I inherited my dad's Syncrowave 180SD (220v) a few years ago after he died. It's been sitting in my garage unused ever since because I've never used a welder; couldn't find anywhere local to me to get training and don't know anyone that welds. I've watched some videos and taken some Miller welding courses, but never felt like it provided me with enough where I felt comfortable firing it up on my own without some supervision or at least support... But I own a small horse farm and projects where I could use a welder- specifically TIG- have stacked up to where it's time to through caution to the wind so to speak and get using it. This past weekend, I finally got motivated and my first task was the 220v power. I have a spare 220v wall outlet in the garage and figured it was just a matter of changing the plug to fit the welder. I think I have determined that was my first mistake, thinking it would be that simple... Kind of a funny story with some shocking results, but I'll spare you the details other than to say that although the machine had power and I was able to run through the setup found in the owners manual (which were already set and saved from my dad's use I guess) when I suited up for some practice welds, I could hear the gas and saw the Power light come on when I stepped on the remote pedal, I didn't get an arc. Everything looked to be set up properly (Tungsten, leads, ground, etc). So I figure it must be something I'm missing with the power circuit. That's what led me to the forum, hoping someone could shed light on it, but thought this would also be a good place to get suggestions or advice before I have another go at it. I made some inquiries with local electricians this morning but have not heard back from any of them yet. Should have done that from the get go, but guess I just have to learn things the hard way sometimes... Once the power issues are resolved (assuming that is the problem), I still wish there was a way I could find an experienced welder to help me get started. How do you think it would go over if I stopped at some local shops and just asked if someone would be willing to help me out for some cash or beer? Of maybe just come in on the weekends to help them out when they have some welding to do? I'm trying to do it right, but if all else fails, I'm on my own... My current pressing need is to repair the booms on my tank sprayer that I've broken off. They're pretty cheap 1" square/thin aluminum booms and broke off near the pivot piece that allows them to fold up. I've had them rigged up, but that isn't working out to well and really need to fix them. Lot's of other similar projects to do to. Thanks for the ear and any advice or encouragement appreciated. Patrick (Richmond/Fredericksburg Va. area)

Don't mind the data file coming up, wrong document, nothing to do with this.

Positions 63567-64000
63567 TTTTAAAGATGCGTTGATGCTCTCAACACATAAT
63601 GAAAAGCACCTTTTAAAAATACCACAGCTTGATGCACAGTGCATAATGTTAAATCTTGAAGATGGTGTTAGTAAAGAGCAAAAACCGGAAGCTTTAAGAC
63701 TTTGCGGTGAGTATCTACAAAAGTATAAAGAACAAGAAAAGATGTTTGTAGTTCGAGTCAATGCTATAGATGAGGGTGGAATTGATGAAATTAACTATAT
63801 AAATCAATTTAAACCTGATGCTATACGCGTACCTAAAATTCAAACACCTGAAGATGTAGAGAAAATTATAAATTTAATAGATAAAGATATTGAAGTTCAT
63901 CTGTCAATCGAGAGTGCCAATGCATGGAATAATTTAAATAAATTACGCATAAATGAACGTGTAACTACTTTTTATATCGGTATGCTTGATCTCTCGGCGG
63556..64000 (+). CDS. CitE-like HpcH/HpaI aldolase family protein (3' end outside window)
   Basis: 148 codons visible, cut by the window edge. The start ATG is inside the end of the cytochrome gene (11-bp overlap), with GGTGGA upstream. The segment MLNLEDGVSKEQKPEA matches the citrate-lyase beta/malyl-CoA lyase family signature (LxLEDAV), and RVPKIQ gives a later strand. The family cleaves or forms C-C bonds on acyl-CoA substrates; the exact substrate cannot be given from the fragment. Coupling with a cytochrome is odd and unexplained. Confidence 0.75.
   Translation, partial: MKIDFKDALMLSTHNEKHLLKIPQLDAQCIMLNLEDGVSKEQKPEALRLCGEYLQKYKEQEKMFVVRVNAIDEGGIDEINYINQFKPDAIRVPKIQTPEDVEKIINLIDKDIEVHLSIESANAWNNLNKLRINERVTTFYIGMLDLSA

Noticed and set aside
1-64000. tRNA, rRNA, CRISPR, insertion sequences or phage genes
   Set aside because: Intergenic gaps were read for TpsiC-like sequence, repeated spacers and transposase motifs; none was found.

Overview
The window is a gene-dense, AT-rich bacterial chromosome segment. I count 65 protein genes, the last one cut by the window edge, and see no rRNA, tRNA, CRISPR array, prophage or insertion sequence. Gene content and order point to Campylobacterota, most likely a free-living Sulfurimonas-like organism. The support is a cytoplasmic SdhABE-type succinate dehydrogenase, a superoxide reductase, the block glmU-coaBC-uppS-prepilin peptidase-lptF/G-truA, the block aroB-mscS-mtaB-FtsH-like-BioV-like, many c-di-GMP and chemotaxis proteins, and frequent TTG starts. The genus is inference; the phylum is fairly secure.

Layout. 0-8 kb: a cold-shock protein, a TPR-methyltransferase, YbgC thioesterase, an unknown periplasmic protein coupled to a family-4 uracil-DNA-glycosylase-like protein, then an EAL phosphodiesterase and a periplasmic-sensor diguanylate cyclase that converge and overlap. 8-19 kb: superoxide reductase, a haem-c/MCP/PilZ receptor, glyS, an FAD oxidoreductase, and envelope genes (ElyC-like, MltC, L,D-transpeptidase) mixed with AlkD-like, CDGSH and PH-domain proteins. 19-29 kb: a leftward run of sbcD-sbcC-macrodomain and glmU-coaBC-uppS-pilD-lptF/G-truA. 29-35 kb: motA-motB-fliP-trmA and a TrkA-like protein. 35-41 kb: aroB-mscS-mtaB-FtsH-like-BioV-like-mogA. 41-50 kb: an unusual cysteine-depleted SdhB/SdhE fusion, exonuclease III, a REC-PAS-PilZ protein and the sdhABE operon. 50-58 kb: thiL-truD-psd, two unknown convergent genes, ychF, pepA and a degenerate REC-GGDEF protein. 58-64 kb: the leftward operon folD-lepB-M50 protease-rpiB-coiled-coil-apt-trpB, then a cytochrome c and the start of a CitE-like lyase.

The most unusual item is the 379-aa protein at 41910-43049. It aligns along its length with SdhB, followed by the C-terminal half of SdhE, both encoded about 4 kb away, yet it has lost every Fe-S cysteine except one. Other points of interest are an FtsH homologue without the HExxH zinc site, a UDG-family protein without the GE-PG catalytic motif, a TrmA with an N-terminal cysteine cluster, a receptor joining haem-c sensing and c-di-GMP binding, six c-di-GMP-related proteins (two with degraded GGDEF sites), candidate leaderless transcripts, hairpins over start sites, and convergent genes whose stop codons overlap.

Welcome aboard...

        Lots of folks have taught themselves TIG... DIY....

        This TIG Guidelines Booklet will give you the basics..

        http://www.millerwelds.com/pdf/gtawbook.pdf

        if you do not already have a copy.. you can download a copy of the manual for your welder here.. just plug in your serial number for the correct version..

        http://www.millerwelds.com/service/ownersmanuals.php

        There is also a lot of good stuff in the TIG resources section..

        http://www.millerwelds.com/resources...ur-skills/tig/

        That should get you started...
        Last edited by H80N; 06-03-2015, 06:42 AM.
        .

        *******************************************
        The more you know, The better you know, How little you know

        “The bitterness of poor quality remains long after the sweetness of low price is forgotten”

        Buy the best tools you can afford.. Learn to use them to the best of your ability.. and take care of them...

        My Blue Stuff:
        Dynasty 350DX Tigrunner
        Dynasty 200DX
        Millermatic 350P w/25ft Alumapro & 30A
        Millermatic 200

        TONS of Non-Blue Equip, plus CNC Mill, Lathes & a Plasmacam w/ PowerMax-1000

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        • #5
          Good Videos..

          Once you get your machine setup and settings correct and your material and joints properly prepped... these Aluminum TIG videos by Andy Weyenberg will give you a better understanding of bead and puddle control..

          https://www.youtube.com/watch?v=FadO...e_gdata_player

          BTW... TIG is intolerant of dirt.. crud or corrosion.. unlike some other welding processes... so.............. CLEAN SHINY metal... and clean.. clean.. clean..
          .

          *******************************************
          The more you know, The better you know, How little you know

          “The bitterness of poor quality remains long after the sweetness of low price is forgotten”

          Buy the best tools you can afford.. Learn to use them to the best of your ability.. and take care of them...

          My Blue Stuff:
          Dynasty 350DX Tigrunner
          Dynasty 200DX
          Millermatic 350P w/25ft Alumapro & 30A
          Millermatic 200

          TONS of Non-Blue Equip, plus CNC Mill, Lathes & a Plasmacam w/ PowerMax-1000

          Comment


          • #6
            Welcome! In addition to the great resources H80N listed you will also learn a lot from Jody at weldingtipsandtricks.com.
            Last edited by Aeronca41; 06-19-2015, 09:30 PM. Reason: typo on web link